Spike Jonze returns to feature filmmaking after a four-year hiatus with "Her," a rather unorthodox romantic drama that brings together two of Hollywood's hottest stars, Joaquin Phoenix and Scarlett Johansson.
"Her" isn't your typical boy-meets-girl story, though. In fact, "girl" might be a completely incorrect term altogether, as Jonze takes the term "untraditional romance" to a whole new level (and a whole new technology, at that).
Watch 'Her' Trailer:
"Her" refers to Scarlett Johansson's character Samantha, and the quotes around the title are key in that she's not so much a "her" as she is a highly advanced computer operating system, one who ends up changing the life of Theodore Twombly (Phoenix), a sad sack struggling with loneliness and heartbreak after splitting from his longtime sweetheart (Rooney Mara). Samantha is kind, funny, sensitive and sexy ... all the things a fella could want in a lady. Except, you know, she's not a lady.
Back in the '80s, such a scenario would be pure science fiction, and laughably so (remember "Electric Dreams"?). But in 2013, where we regularly talk to Siri on our iPhones and do most of our social interaction on our computers ... well, it's not so far-fetched, is it?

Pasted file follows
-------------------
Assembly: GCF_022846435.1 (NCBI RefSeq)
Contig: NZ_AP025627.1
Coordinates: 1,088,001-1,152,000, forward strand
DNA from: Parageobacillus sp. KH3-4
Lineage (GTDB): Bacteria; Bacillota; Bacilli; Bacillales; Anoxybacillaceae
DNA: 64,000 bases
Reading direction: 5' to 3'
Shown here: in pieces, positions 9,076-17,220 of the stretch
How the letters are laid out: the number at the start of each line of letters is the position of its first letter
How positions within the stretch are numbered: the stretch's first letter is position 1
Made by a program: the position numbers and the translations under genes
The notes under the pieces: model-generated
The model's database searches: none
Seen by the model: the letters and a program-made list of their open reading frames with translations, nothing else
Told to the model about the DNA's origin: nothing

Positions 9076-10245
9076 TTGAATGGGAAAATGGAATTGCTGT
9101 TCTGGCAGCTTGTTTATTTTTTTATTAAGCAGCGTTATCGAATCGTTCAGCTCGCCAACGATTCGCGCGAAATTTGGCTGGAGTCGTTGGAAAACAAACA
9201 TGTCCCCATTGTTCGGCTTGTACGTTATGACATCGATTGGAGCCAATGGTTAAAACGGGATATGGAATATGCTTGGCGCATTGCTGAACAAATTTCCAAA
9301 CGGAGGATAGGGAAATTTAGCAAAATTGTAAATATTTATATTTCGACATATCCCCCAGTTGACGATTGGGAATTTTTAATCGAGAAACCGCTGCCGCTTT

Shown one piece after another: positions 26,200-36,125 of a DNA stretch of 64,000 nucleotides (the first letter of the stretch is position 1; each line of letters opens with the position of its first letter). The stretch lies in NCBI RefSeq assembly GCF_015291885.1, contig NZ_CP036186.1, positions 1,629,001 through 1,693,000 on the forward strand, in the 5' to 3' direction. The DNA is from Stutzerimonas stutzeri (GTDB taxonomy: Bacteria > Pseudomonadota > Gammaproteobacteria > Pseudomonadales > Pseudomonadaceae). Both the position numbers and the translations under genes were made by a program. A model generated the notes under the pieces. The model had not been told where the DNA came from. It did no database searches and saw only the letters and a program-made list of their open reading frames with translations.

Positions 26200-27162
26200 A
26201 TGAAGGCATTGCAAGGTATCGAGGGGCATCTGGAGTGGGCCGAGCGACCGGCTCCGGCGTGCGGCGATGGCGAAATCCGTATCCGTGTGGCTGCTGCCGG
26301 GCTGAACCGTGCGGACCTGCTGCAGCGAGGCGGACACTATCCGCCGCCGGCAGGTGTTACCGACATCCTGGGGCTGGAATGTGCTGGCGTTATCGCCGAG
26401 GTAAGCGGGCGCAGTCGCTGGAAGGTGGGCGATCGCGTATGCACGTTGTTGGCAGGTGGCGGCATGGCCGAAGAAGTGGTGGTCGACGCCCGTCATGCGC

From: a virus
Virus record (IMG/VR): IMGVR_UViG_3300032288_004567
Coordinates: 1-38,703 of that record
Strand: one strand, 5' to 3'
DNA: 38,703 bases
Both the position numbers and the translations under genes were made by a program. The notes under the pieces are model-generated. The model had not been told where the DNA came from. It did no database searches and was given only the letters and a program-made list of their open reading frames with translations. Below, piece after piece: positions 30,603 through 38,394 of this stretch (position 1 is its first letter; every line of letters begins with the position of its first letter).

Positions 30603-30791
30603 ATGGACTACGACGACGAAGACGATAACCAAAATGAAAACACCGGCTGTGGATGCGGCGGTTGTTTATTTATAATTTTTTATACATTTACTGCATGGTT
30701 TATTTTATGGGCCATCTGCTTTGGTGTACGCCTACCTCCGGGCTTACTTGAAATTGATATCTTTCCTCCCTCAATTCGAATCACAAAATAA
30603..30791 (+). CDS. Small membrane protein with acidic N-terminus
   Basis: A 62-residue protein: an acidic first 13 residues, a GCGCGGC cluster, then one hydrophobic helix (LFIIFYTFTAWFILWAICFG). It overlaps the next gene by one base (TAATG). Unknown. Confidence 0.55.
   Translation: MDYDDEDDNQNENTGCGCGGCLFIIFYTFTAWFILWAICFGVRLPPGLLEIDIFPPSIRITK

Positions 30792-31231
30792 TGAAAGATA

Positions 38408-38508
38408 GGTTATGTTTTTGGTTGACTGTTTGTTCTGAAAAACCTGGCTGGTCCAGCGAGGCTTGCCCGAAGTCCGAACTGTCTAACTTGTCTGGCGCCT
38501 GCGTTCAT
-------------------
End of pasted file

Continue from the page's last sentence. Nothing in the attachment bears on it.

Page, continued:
Jonze, whose last feature was the criminally underappreciated "Where the Wild Things Are," has obviously been inspired by his frequent collaborator Charlie Kaufman with this whimsical story, though "Her" looks to have a layer of sweetness that's missing from caustic, melancholy Kaufman tales like "Being John Malkovich" and "Adaptation." Jonze has taken a few visual cues from his Kaufman adventures as well — the frizzy hairstyle of Amy Adams (who's slowly but surely becoming overexposed) looks a lot like Cameron Diaz's in "Malkovich."
It's also interesting to see Scarlett Johansson and Spike Jonze working together, as they've had something of a behind-the-scenes connection for over ten years now. Johansson starred in "Lost in Translation" (2003), which was directed by Jonze's ex-wife Sofia Coppola ... and many have speculated that Giovanni Ribisi's well-meaning if distracted husband character in the film was based on Jonze himself. No doubt Jonze and Johansson shared some stories in-between takes on the "Her" set.
Meanwhile, Joaquin Phoenix seems to be having a career resurgence following that "I'm Still Here" nonsense with playing eccentric, soulful characters in both this and Paul Thomas Anderson's "The Master." Phoenix has also gotten to play the bad guy recently with his villainous turn in James Gray's "The Immigrant," which screened at the Cannes Film Festival earlier this year, and will soon reunite with Anderson to play a weirdo pothead detective in PTA's adaptation of Thomas Pynchon's "Inherent Vice."
Ultimately, it's good to have Spike Jonze back behind the camera, telling his strange and wonderful stories. "Her" hits theaters on November 20.